OPINION: Unpaid internships are something to avoid

Though some argue payment for unpaid internships comes in the form of opportunity, others feel cheated by a lack of payment (photo courtesy of RJ Schmidt/Flickr).
Though some argue payment for unpaid internships comes in the form of opportunity, others feel cheated by a lack of payment (photo courtesy of RJ Schmidt/Flickr).

Students, professors, columnists and social scientists are all talking about the rise of the so-called “new normal” is the unpaid internship.

Unpaid labor has always been in existence, yet, more than ever, the unpaid internship has taken a prominent position in American economic culture.  

According to the Association of Colleges and Employers, over 63 percent of the nation’s class of 2013 had an internship or “co-op” of some kind. Of those who had an internship, 48 percent worked without monetary pay.

Last week, the Fourth Estate interviewed multiple students on the positional phenomenon. Many of them felt that unpaid internships are worth it, provided that the intern in question gains something. Students felt that unpaid internships are worth the work if the intern learned a valuable skill in place of monetary compensation. If one learns something, or if it leads to a paying career, then why not pursue an opportunity in an unpaid internship?

It would be interesting to know if any of the four students interviewed knew of a recent court case wherein unpaid internships were declared illegal. Earlier this year, as reported by the Collegiate Times, a judge in New York ruled that unpaid interns at Fox Searchlight Pictures were unjustly denied monetary compensation for their work.

The former interns successfully argued that their work had been menial rather than educational, thus violating ethics regarding unpaid internship positions.

“This lawsuit has prompted discussion regarding the legality and ethics of unpaid internships,” wrote Matthew Johnson of the Times.

The interns’ arguments were valid for ultimately the vast majority of unpaid internships—perchance all of them—are at best not worth it and at worst illegal.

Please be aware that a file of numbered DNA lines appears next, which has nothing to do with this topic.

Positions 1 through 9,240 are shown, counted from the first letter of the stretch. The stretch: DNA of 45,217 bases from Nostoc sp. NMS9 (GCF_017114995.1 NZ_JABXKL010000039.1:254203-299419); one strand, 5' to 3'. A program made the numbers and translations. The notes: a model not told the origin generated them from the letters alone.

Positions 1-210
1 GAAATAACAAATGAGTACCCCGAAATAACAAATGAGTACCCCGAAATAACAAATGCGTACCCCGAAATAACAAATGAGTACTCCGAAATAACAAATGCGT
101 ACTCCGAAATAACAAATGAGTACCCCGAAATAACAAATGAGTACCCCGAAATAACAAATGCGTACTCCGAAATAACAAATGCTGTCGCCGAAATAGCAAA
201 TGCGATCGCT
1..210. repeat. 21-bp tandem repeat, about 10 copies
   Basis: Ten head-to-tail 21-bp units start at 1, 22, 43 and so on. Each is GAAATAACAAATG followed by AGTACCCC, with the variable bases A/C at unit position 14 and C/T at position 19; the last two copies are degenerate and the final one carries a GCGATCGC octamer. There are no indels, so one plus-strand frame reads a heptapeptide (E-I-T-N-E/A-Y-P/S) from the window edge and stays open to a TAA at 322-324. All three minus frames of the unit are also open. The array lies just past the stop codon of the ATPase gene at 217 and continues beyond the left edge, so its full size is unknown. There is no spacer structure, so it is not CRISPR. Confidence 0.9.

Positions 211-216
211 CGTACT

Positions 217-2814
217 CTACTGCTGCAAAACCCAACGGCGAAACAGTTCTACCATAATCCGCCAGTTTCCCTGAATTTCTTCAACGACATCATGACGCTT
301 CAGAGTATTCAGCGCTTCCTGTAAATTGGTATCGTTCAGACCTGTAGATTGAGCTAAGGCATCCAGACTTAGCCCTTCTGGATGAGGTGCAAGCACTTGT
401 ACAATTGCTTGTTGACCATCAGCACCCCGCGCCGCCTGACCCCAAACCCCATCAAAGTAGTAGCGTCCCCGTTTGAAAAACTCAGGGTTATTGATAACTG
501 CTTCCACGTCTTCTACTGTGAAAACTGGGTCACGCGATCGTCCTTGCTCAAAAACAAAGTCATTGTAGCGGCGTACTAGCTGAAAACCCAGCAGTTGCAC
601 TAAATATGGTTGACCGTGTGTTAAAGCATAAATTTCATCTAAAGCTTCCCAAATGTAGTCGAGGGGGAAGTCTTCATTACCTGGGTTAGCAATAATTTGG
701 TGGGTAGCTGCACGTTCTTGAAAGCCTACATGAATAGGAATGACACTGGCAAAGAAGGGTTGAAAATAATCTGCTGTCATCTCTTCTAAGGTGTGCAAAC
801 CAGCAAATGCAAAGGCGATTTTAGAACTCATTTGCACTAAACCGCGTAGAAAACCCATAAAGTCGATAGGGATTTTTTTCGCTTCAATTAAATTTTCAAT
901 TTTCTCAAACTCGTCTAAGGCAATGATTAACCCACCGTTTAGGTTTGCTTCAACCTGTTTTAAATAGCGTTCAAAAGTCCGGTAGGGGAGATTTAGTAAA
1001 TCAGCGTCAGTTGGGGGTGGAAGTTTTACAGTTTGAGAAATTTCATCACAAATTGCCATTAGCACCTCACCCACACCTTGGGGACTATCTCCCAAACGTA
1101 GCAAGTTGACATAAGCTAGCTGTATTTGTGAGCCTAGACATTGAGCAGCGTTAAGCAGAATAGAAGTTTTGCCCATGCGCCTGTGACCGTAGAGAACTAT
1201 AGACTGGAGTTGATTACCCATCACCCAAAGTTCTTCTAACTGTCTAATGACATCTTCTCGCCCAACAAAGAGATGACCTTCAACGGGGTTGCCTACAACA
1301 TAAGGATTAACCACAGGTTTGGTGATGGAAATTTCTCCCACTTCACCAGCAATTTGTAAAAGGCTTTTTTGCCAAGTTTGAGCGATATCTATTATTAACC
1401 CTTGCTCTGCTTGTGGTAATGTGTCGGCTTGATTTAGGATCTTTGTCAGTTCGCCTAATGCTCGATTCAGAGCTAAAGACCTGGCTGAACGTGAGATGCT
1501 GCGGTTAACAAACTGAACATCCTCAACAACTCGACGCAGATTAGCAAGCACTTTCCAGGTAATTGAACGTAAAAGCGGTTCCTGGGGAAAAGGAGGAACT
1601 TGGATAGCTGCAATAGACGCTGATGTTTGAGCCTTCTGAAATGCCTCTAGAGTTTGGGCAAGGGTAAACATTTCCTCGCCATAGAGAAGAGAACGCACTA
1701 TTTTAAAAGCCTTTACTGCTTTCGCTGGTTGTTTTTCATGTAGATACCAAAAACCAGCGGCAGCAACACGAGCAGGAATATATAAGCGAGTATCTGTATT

Consider the inherent deception of unpaid internships. The assumption subtlety placed is that the worst thing about the job is no money. The problem goes beyond that, of course. An unpaid internship takes time and always has expenses. It is not, as some may assume, a matter of not getting spending money. There is no compensation for expenses, no gas money or food money, no way to pay rent or for other modern amenities. It’s not an issue of having no gains; it’s an issue of having losses. 

Furthermore, for far too many graduates these days, unpaid internships are becoming the only option. These individuals not only have food and travel expenses, they often have loans to pay for the education that was supposed to give them a bright future drenched in opportunity. These are serious matters that some free lunches in the break room are not going to cover.   

Then there is the issue of how some internships pay the intern with educational experience. Learning does not pay bills. It would be one thing if said learning could guarantee something that could sustain an individual, but no such guarantee exists in our economic reality.

In February, the Washingtonian ran a story by Hannah Seligson all about the “permatern”, a mostly 20-something community of workers who find themselves constantly going from one internship to the next, hoping and yet never receiving a job.

Seligson’s quote from Young Invincibles Cofounder Aaron Smith, an organization which works to empower young individuals, is telling: “I’m blown away by the number of back-to-back internships and how hard it is to go from an internship into a full-time paid position.”

In other words, not only are unpaid internships costly and possibly illegal, they—along with internships in general—give absolutely no guarantee of gainful employment. The only winners in this bargain are those who get free or cheap labor from desperate Millennials unable to find work elsewhere because no one wants to give them a chance.

This cycle of exploitation will stop by only one of two possible means. Maybe the New York court decision against Fox Searchlight could lead to an eventual outlawing of unpaid internships nationwide. But more likely, the grassroots solution will be required instead. This will involve our generation recognizing the pointless nature of handing out our labor for nothing tangible in return.

Only a massive boycott of such positions will lead labor-hungry businesses to change their ways and offer something livable in return. While not the best fictional role model, Heath Ledger’s Joker put it all too well: “If you’re good at something, never do it for free.”  

The opinions expressed in this piece are those of the author and do not necessarily reflect the views of the publication.   

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